As much as many in the warmist camp have been trying, "climategate" isn't going away. Since it's not going away by ignoring it, a few papers and columnists are trying a different tactic: write about it, but try to sweep it under the rug as being meaningless.
Today, Lyn Cockburn wrote a particularly disgusting column in her attempt to make light of the leaked/hacked documents. I won't bother touching her attempt to redicule climategate with ridiculous "comparisons" to child abuse scandals, infanticide and WMD's. I'll just cover some of her closing remarks.
This is one of the more amusing claims. The number is always changing, too. First is was 2000 or 2500 scientists, in reference to the IPCC contributors. Never mind that the contributers didn't all agree, were specialists in a variety of fields and wrote only on their specialties, that the actual number of scientists putting all these contributions together was about 53 (it wasn't the same number for every report) and the final say was for even fewer people on the IPCC panel who weren't contributors at all, but bureaucrats. Al Gore recently claimed 4000 scientists, and one commentor defending the "science" of global warming actually said "hundreds of thousands."The scientific body of climate research conducted by tens of thousands of scientists from many nations is not in question.
To begin with, there aren't that many climate scientests. I've heard as many as 250 people worldwide are dedicated climate scientists, and that only 8 could be truly considered experts. There are, of course, many more fields related to climate either directly (ie: meteorology, and specialists studying hurricanes, tornados and the like) or indirectly (ie: geologists, marine biologists, etc.). Some are in completely different, but useful fields. Computer modellers, statisticians, economists, etc. all have valuable contributions to make.
The reality is that there are not thousands of scientists conducting climate research (unless you use a very loose definition of what climate research includes), and there has never been a concensus even among those that believe in AGW. It's also a fallacy to say their research is not in question, because the scientific method itself is based on the questioning of research. Questioning is the foundation of scientific research, and scientists continue to question even the most basic assumptions, like the laws of physics. That's what science is supposed to be all about.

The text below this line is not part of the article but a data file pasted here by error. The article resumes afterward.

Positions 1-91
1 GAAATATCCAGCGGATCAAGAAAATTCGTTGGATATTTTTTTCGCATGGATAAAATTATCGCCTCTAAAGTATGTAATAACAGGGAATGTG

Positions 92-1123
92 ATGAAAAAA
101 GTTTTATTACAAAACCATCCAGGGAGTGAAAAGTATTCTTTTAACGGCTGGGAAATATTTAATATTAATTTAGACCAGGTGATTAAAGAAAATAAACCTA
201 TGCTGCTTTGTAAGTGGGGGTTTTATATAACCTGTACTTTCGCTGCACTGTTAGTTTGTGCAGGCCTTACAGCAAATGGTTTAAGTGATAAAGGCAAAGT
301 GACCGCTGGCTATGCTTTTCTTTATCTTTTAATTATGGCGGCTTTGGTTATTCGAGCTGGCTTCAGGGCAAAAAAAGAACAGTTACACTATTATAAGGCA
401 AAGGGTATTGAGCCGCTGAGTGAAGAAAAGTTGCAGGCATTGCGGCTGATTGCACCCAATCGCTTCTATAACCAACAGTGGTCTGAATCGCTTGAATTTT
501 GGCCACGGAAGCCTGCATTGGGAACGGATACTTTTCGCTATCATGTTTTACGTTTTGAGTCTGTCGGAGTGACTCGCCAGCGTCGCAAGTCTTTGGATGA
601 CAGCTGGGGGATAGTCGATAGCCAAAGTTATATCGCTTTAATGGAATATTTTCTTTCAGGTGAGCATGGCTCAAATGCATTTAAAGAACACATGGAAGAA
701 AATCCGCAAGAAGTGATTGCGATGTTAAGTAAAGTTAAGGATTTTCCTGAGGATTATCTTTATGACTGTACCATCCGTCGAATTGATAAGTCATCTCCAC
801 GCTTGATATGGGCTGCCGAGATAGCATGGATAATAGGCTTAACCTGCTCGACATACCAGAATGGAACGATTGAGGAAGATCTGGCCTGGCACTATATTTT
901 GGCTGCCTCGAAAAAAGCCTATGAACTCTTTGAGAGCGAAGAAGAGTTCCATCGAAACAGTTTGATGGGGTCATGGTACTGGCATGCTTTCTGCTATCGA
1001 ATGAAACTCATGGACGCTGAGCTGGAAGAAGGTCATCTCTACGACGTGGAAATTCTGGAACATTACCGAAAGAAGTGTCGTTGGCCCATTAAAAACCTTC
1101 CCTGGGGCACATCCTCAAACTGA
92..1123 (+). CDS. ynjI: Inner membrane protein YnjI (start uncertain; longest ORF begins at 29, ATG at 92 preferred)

In regards to the climategate emails and computer codes, however, it does call to question the work of so-called scientists all over the world, not just inside the CRU. The CRU data is used by other researchers, so if the foundational data is corrupt, any conclusions drawn from that data is questionable. As for the other sources, HADCRUT has actually been one of the places that had the least extreme results. When monthly averages get released, NOAA frequently shows warming greater than HADCRUT. GISS stations are a serious problem to the point that the raw data suspect, even before homogenization, smoothing, etc. is applied.
Global warming is a reality.
A play on wording that I find irritating. Of course global warming is a reality. We're not, however, talking about global warming. We're talking about anthropogenic global warming. This is where the controversy reigns.
The danger of greenhouse gas emissions is a reality.This is one of the more silly claims. Dispite the EPA trying to have GHG's ruled as dangerous to humanity, this claim is pure BS. Which greenhouse gas? Water vapour? Of course not, but water vapour makes up as much as 95% of GHGs. Water vapour usually doesn't even rate a mention when GHGs are discussed. CO2? CO2, which makes up from 2 - 5% of GHG's, has a very limited role in warming. The more CO2 in the atmosphere, the less effect it has on warming, not more. We've had CO2 levels far higher than they are now, without any negative effect. If anything, we can be viewed as being in a CO2 famine, as rates have rarely been as low as they are now.
How about nitrous oxide? N2O is also known as laughing gas and is frequently used medically. While potentially dangerous in concentrations as high as are used in operating rooms, atmospheric concentrations are too low to be a concern.
Methane is found in concentrations far lower than CO2, but has many times the effect of CO2. So it must be a problem, right? Oops... not quite. First off, it doesn't stay long in the atmosphere, so any effect it has is short lived. There's a bit of a mystery, though. Methane is apparently being released into the atmosphere in far greater amounts - but the atmospheric levels aren't increasing. They had been steadily increasing for years, but then the numbers stabilized, and have actually started to drop slightly. Why? No one really knows. Either way, it doesn't seem to be having much effect on global climate, one way or another.
Check out the United Kingdom Meteorological Office, which has just released data from more than 1,300 weather stations around the world showing that the globe is getting warmer.
This is probably the most laughable claim. Did anyone expect them NOT to claim the world is getting warmer? Or that it isn't warming even faster than expected? Never mind that the last couple of years have seen record cold temperature around the world. Of course, looking at the code revealed by climategate, we know exactly why they can make those claims. Their software is designed to do nothing else.